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POLL: Should Cars be Allowed in Prospect Park?

Calls for ban gain steam following police crackdown on speeding bikers.

Earlier this week on how the NYPD, prompted by several serious collisions between bikes and pedestrians, is cracking down on cyclists in Prospect Park by issuing almost 200 tickets for breaking the law.

The article prompted fierce debate in the comments section, sometimes pitting pro-cyclists and pro-pedestrians against one another. Yet another solution, , could leave both groups happy—banning cars from the park.

The L Magazine reports that a group organized by Park Slope Neighbors recently tracked the speed of cars in the park with a radar gun. Of the 195 cars they clocked, all but two were exceeding the 25 mph speed limit.

As of now, cars are only allowed in the park for four hours a day, during rush hours. But their presence is felt all of the time, said Park Slope Neighbors founder Eric McClure in a press release:

“Removing cars from the park should really be considered a prerequisite for solving the issue of conflicts between cyclists and pedestrians. The ongoing presence of motor vehicles in the park will continue to sow confusion over the usage of the car lane during car-free hours, and relying on the honor system to keep drivers confined to their one lane... seems like a recipe for danger.”

What do you think?

michael seltzer March 16, 2012 at 02:02 PM
It won't. That's why it's called an "accident" in hindsight totally preventable, in reality not. There will be more. Be careful. It's getting nice out, more people, more bikers. Suns coming out now, good luck Mr Oshea, be careful crossing and I'll watch out for you too- ill leave no more comments here, board is all yours, I've gotta ride the circle of the park instead of the circle of comments here.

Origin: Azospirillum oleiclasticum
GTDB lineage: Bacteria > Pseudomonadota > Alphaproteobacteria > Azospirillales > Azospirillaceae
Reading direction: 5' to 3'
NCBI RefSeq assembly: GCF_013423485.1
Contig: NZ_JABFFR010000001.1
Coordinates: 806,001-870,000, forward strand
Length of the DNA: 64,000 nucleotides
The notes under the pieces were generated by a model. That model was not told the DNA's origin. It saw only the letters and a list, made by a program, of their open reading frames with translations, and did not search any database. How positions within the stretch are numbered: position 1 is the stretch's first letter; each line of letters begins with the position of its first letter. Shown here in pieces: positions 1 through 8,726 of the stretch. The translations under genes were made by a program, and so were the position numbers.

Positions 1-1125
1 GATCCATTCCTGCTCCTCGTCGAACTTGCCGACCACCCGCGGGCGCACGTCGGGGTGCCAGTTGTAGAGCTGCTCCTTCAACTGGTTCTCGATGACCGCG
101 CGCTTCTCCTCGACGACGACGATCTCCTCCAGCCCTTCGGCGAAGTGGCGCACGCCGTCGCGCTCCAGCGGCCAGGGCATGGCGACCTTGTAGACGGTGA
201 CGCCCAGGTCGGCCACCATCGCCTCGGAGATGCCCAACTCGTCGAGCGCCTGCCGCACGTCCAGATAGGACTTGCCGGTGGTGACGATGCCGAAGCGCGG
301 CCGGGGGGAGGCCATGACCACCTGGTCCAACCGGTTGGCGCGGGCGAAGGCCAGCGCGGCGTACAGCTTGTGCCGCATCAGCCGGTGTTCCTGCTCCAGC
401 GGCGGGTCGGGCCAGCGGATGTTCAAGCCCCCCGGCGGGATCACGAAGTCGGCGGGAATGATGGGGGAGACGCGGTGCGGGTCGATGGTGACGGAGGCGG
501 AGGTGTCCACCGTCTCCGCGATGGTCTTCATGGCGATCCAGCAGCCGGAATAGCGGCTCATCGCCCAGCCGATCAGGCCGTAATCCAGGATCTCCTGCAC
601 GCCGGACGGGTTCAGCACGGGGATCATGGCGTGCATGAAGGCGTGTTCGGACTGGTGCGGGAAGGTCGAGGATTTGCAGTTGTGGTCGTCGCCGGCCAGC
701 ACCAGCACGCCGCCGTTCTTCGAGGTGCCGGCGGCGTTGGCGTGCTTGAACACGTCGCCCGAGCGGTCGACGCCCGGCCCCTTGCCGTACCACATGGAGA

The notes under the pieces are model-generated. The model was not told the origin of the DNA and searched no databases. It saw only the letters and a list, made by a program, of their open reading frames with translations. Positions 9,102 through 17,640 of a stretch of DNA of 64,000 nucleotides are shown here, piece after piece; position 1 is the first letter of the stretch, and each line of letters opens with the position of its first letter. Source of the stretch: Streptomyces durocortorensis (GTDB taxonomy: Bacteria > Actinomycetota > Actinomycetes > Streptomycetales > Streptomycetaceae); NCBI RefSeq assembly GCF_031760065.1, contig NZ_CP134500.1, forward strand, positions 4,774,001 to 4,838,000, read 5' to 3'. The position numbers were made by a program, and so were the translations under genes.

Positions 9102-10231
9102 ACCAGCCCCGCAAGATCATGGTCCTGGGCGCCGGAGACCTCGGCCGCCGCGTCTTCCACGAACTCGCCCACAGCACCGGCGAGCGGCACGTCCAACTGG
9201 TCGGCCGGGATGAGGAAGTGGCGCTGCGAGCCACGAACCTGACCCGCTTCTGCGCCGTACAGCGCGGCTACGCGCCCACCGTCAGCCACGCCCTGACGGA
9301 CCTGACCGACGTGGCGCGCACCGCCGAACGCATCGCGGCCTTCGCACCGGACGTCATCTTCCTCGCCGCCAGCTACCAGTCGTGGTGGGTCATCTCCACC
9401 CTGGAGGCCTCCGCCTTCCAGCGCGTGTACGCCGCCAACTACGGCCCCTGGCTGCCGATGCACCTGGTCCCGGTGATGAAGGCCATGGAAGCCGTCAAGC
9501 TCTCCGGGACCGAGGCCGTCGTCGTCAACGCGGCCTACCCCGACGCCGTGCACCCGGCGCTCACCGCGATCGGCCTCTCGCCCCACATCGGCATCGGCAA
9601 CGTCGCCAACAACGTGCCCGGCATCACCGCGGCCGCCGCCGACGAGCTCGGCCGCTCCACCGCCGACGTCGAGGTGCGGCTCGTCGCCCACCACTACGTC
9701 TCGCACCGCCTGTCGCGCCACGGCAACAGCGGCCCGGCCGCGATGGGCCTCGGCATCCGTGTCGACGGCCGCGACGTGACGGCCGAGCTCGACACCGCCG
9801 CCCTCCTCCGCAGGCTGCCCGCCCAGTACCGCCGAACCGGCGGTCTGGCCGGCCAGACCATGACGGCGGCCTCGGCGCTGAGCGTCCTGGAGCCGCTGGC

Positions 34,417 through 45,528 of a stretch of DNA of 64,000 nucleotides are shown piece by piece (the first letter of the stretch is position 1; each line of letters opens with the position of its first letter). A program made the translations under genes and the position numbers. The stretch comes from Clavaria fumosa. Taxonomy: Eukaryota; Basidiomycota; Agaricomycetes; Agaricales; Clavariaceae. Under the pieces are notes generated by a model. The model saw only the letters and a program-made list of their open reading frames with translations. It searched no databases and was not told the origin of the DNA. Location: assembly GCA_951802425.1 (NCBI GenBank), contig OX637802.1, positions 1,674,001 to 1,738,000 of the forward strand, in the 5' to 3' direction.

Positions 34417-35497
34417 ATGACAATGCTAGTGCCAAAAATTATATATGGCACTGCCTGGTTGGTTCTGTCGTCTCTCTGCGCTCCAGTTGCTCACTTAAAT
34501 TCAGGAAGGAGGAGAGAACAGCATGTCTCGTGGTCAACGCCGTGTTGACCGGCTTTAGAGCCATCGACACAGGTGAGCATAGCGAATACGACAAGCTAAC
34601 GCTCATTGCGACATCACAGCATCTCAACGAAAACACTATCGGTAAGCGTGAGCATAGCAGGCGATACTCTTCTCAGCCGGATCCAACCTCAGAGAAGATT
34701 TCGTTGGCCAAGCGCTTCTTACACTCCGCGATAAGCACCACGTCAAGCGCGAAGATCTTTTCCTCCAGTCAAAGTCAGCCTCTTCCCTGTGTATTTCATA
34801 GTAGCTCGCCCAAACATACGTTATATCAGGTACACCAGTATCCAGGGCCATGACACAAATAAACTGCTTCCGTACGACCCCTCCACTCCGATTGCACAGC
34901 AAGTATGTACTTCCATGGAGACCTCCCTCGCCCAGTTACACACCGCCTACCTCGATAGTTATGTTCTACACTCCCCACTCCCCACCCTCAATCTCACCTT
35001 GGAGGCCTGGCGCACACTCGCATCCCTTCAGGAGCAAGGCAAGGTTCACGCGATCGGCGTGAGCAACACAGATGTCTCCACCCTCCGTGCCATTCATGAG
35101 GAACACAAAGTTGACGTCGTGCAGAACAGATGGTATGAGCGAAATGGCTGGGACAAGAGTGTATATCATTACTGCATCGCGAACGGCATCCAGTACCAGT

Rick Oshea March 16, 2012 at 02:11 PM
That's right. It won't. But making bikers obey traffic rules just might.
Chicken Underwear March 16, 2012 at 02:21 PM
All biker will not, no matter what the law is. So why don't we make laws that will work.
Rick Oshea March 16, 2012 at 03:05 PM
Thank you Jonna. That is exactly what I have been trying to say.
Jonna March 16, 2012 at 03:14 PM
Parks are one of the few public spaces where people can escape from motor vehicles and for that I agree they should not ever be allowed inside the park. But I agree with Rick Oshea, this is a dishonest tactic that uses poor, lazy logic. I am a recreational cyclist. I've spent countless hours taking my bike around those loops. What always leaves a bad taste in my mouth are the aggro cycling teams (are you teams? gangs?) that yell at you to move out of their way, don't stop for pedestrians, and do other dangerous things. Its not only bad for pedestrians, but for other cyclists. An overpass could be a good idea, but that will just reinforce the aggro cyclists' belief that the park is their personal velodrome. Its not. There's one in Queens, go there. Pedestrians are no better when they take the risk of walking out in front of a bike barreling towards them. But maybe thats because its difficult to find a break in the traffic. There has to be a mutual level of respect, which there isn't. Its disheartening because now I have a child and I'm almost as scared to put her in a child seat in the park as I am to let her ride along on the roads. And my biggest contention on the streets is not vehicles but cyclers doing all sorts of crazy things that break traffic laws, giving a bad name to those of us who like to ride and obey the traffic laws. (edited to remove a very rude-sounding typo!)
Rick Oshea March 16, 2012 at 03:47 PM
Dear Mr Underwear, if they enforced those laws theyh would work. A few 200 dollar fiines would change behavior.
adorabella March 16, 2012 at 03:57 PM